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Opinion: Blackhawks' Moves a Wise Gamble

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    (L to R) Dale Weise, Andrew Ladd, Tomas Fleischmann, and Christian Ehrhoff all joined the Blackhawks through strategic trading this week.

    Going into Thursday morning, the Chicago Blackhawks were a team that had several notable strengths, but they were also a team with a flawed roster that needed to make some moves to give themselves a better shot at winning a second straight Stanley Cup.

    By Friday night, the team had made several significant steps toward addressing those shortcomings. To get things started, the team brought in Andrew Ladd to fill a hole as a top-six left winger, and they sent out one of their top young prospects in Marko Dano to get it done.

    On Friday, Stan Bowman made two more moves with several different motivations. To add a veteran presence and a puck mover to the blue line, Bowman acquired Christian Ehrhoff from the Los Angeles Kings in exchange for Rob Scuderi. The move also helps alleviate some of the Blackhawks’ salary cap issues for next season, as Los Angeles will take on part of Scuderi’s contract for the 2016-17 campaign.

    Later on Friday, Bowman struck again to grab more rental pieces. He acquired Tomas Fleischmann and Dale Weise from the Montreal Canadiens to shore up the team’s bottom six, and likely to give Teuvo Teravainen some help as he transitions to playing the center position on a more regular basis as Marcus Kruger continues to work his way back from injury.

    In making all of these moves, Bowman did several things. He gave the team some salary cap wiggle room for next season, as all four acquired players are free agents at season’s end. He also added veteran depth to a roster that had been populated with plenty of youth, with Dano and Phillip Danault being sent away in trades and Viktor Svedberg sent down to the minor leagues.

    Finally though, he has done what every general manager wants to do ahead of the NHL trade deadline: he has worked within a tight salary cap window to make his team into the best possible roster it can be, and now it’s up to Joel Quenneville and the players to deliver on that goal.

    Bowman’s decisions to make these trades have the potential to make the path forward difficult to traverse for the Blackhawks. The team lost a young, cost-controlled bottom six center in sending Danault away. They also lost a player who showed incredible promise in Columbus last year, and also carries a low price tag in a time when the Hawks will need all the cap space they can get to re-sign Artemi Panarin and Teuvo Teravainen (not to mention make room for new extensions for Brent Seabrook and Artem Anisimov).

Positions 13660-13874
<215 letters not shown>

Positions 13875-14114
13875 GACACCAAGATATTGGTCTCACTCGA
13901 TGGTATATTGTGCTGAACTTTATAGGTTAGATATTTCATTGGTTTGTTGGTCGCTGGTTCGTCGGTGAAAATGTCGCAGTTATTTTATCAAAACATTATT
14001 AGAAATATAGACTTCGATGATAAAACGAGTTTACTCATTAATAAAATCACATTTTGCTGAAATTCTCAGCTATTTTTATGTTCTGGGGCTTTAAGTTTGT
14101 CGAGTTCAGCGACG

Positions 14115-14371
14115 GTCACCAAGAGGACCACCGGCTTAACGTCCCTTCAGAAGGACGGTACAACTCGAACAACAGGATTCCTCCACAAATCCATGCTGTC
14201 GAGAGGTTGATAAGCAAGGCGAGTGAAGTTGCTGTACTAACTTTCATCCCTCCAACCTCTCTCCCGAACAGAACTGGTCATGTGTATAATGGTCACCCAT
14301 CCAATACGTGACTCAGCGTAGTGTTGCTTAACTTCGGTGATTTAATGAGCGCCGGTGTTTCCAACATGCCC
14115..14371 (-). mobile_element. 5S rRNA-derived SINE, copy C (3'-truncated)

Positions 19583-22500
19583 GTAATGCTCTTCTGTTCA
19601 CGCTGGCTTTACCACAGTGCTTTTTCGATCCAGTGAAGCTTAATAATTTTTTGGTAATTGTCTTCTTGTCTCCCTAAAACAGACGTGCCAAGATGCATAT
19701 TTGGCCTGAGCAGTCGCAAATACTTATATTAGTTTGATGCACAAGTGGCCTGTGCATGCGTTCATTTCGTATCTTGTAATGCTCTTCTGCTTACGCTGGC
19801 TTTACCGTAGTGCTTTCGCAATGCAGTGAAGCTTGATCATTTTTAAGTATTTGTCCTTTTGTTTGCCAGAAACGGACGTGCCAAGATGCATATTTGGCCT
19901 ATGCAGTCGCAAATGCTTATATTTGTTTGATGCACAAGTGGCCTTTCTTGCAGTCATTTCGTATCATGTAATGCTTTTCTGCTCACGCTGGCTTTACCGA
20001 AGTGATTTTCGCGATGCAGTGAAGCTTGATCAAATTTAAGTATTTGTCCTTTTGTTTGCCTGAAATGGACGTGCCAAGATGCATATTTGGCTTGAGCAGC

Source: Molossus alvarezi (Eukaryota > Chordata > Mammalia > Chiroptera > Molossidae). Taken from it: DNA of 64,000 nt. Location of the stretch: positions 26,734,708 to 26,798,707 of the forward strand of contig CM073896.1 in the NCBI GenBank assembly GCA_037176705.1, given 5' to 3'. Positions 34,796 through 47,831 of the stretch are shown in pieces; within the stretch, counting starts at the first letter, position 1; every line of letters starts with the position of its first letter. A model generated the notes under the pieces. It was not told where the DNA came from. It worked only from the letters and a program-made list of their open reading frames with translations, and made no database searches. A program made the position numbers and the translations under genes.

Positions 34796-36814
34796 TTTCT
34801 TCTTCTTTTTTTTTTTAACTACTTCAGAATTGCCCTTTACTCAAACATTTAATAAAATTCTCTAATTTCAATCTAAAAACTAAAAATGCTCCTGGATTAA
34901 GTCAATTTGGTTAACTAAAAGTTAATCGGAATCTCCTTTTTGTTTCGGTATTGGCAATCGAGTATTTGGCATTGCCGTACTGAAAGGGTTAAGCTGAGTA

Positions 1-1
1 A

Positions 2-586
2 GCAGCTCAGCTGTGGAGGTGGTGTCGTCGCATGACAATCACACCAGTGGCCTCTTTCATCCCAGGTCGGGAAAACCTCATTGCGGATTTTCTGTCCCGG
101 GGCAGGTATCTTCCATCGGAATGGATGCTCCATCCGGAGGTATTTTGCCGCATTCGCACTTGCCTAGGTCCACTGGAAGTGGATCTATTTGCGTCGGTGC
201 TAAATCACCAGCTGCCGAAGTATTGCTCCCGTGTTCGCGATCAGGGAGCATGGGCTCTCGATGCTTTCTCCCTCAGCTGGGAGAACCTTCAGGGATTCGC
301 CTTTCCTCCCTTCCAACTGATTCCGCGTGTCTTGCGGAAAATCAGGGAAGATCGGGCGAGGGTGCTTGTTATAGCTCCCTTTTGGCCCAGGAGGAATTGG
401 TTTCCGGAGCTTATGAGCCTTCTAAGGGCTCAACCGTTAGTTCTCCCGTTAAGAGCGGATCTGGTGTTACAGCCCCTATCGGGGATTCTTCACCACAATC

Finally, the team also gave up a treasure trove of draft picks in the process. They gave up their first round pick in 2016, and won’t pick until the third round of the process if they don’t make a trade before June. They also gave up a second round pick in 2018, and they also could lose their third round pick that year if they win the Stanley Cup later this summer.

    Those moves were necessary to help the team to have a better chance to win now, but they could come at a serious price later. Some of the Blackhawks’ core pieces aren’t getting any younger, with names like Marian Hossa, Duncan Keith, and Brent Seabrook all past the dreaded 30-year old mark. Replacements will have to be found sooner or later for those players, and losing draft picks and young, cost-controlled talent will make that process tougher.  

    Even with that being said, these moves had to be made by Bowman, and they were all prudent investments. Ladd should definitely add more balance and scoring to the top six. Fleischmann and Weise will provide veteran skill and some much-needed help for players like Teravainen. Even Ehrhoff should be an upgrade over Scuderi, as he is a solid puck mover and could help out a bit on the team’s power play.

    These pieces look like they will fit, but if Bowman is done making trades, then all the pressure is on them and on Quenneville. This team still isn’t perfect, but their composition is as close to perfect as the salary cap and the realities of a parity-rich NHL will allow at this point. With that in mind, it’s the players on the ice that will decide whether or not Bowman’s moves have been the right ones, and the final stretch of the season will be a fascinating soap opera to watch unfold.

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